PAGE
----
Mr. Cyril Smith (Rochdale)

The first thing I must do is to make it clear that I was not a member of the 1906 Government. I am a bit worried about the wooing of the Liberal Party that has gone on from both Front Benches this afternoon. I find it intriguing and almost embarrassing. I began to wonder, i in the middle of the Minister's speech, whether he was appealing for a coalition on this and other matters. Can it be that the Government have suddenly found, now that the Scottish Nationalists have gone off home rather early, that the votes of the Liberals are a little more important today than they were yesterday?

If the right hon. Gentleman had been as willing or as forceful in wooing the Liberals when they were attempting to introduce clauses which would have covered the position of individuals I would find his wooing today more persuasive and would be more willing to respond to it. It seems that his wooing is evident only when individuals are acting collectively as a trade union. It is not nearly so effective or forceful when we argue in favour of the individual acting as an individual. I regret to say that I find his argument not entirely as impressive as he would, no doubt, wish it to be.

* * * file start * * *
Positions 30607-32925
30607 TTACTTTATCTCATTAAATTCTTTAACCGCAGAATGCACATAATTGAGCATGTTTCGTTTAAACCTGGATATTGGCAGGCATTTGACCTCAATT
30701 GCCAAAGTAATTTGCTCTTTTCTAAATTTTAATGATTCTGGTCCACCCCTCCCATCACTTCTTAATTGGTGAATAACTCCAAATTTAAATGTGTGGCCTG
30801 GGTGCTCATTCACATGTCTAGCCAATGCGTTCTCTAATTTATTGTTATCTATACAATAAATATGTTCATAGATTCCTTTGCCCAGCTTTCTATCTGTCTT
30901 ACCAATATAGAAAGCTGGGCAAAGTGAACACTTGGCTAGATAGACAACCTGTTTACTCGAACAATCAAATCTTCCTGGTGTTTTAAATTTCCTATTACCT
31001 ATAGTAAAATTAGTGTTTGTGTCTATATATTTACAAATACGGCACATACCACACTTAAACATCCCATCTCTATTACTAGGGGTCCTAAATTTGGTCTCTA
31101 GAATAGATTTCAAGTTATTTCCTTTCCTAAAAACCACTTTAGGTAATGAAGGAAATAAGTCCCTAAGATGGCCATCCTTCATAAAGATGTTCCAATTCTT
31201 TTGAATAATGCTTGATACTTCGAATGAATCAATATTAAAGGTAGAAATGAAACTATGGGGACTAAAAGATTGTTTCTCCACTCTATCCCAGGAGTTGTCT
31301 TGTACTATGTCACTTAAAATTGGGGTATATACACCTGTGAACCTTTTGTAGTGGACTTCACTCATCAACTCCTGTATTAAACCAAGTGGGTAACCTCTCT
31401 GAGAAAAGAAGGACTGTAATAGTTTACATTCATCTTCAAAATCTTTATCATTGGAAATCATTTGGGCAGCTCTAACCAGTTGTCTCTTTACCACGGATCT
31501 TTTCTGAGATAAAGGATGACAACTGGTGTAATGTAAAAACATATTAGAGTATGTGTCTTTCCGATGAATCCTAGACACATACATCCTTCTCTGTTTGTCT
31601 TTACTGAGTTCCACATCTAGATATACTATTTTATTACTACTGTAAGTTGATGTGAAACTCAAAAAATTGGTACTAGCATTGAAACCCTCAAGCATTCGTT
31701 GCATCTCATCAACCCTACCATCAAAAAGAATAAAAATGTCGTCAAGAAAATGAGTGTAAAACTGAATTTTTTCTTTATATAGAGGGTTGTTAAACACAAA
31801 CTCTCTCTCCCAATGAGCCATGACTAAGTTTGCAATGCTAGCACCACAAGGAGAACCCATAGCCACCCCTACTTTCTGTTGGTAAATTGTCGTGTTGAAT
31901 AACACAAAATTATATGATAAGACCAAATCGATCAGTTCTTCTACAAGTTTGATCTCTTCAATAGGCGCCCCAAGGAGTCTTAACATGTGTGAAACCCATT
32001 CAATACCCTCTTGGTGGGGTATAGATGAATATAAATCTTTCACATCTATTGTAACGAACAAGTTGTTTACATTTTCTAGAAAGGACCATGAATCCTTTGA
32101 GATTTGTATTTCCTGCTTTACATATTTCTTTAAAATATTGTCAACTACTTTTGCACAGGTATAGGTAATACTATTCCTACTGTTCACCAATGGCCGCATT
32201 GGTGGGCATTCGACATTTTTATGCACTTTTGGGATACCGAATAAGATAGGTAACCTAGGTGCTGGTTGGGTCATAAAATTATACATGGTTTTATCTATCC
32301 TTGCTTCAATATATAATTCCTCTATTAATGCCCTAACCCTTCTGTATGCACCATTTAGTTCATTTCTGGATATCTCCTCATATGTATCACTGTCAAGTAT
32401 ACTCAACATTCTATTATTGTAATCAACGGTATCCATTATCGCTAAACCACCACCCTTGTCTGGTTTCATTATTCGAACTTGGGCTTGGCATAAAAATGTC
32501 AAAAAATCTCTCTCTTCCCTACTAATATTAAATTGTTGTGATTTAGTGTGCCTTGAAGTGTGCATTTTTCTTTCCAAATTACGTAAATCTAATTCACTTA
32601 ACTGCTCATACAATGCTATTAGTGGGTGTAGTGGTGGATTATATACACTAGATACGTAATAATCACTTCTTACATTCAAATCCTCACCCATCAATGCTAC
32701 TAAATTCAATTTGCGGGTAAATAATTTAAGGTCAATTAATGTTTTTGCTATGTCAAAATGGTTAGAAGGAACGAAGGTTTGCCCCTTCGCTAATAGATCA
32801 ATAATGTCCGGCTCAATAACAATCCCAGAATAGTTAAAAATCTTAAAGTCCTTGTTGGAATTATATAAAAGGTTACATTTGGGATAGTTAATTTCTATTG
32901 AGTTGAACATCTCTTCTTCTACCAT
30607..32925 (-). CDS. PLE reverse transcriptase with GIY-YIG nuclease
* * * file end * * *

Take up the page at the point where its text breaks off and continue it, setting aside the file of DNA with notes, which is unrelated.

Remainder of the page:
The Liberals, and, I hope, the official Opposition, recognise and would wish to protect the right of a man to strike. I believe that any man has the right to withdraw his labour. We are not so much concerned here with that as with the situation which arises when a trade union, having withdrawn labour, seeks to involve a third party in the dispute. The issue is whether in those circumstances the immunity should apply. Should trade unionists in a strike situation have the right to be immune in law if they involve that third party who has nothing to do with the dispute?

We do not say that a union cannot involve such people. Even if the amendments were carried, all they would mean would be, that a union would not be immune in law. It seems reasonable that one of the amendments should be carried. There is a limit to how far the House can be expected, by this Bill, to protect the trade union movement but not to protect anyone else. There is a limit to how far we can be pushed along that road.

It was evident in Committee and yesterday that if we attempt to move an amendment protecting the individual we are told "There is a lot in what the hon. Member says, but perhaps he could wait till we introduce the Bill dealing with the rights of employees; we will cover that then." However, when it comes to protecting trade unions or extending the immunity granted to the trade union movement—which the Minister has conceded this clause does—then action can be taken now; it does not have to wait till later.

I am sorry to disappoint the Secretary of State. Unless he makes some concession and accepts Amendment No. 76 or Amendment No. 64 I would feel bound to advise my colleagues to support the Opposition. While I want to protect the right of a man to strike I cannot be pushed too far along this road of constantly extending the immunity granted to the trade union movement. There must be concessions granted in return.